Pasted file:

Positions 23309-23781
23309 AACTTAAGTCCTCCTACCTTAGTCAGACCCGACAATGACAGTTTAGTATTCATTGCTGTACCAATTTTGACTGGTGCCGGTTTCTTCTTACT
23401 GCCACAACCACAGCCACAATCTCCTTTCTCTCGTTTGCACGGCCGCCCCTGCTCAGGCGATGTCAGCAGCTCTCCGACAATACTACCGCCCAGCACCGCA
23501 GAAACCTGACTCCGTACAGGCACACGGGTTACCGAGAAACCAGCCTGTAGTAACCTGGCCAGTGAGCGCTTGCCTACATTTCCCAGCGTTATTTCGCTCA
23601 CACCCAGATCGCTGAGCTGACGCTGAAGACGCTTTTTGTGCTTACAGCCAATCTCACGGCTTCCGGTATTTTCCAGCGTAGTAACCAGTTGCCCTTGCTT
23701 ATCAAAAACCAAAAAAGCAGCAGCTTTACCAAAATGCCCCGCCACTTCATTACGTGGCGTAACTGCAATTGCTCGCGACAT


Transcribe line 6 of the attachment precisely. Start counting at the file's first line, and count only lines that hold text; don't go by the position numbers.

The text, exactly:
23701 ATCAAAAACCAAAAAAGCAGCAGCTTTACCAAAATGCCCCGCCACTTCATTACGTGGCGTAACTGCAATTGCTCGCGACAT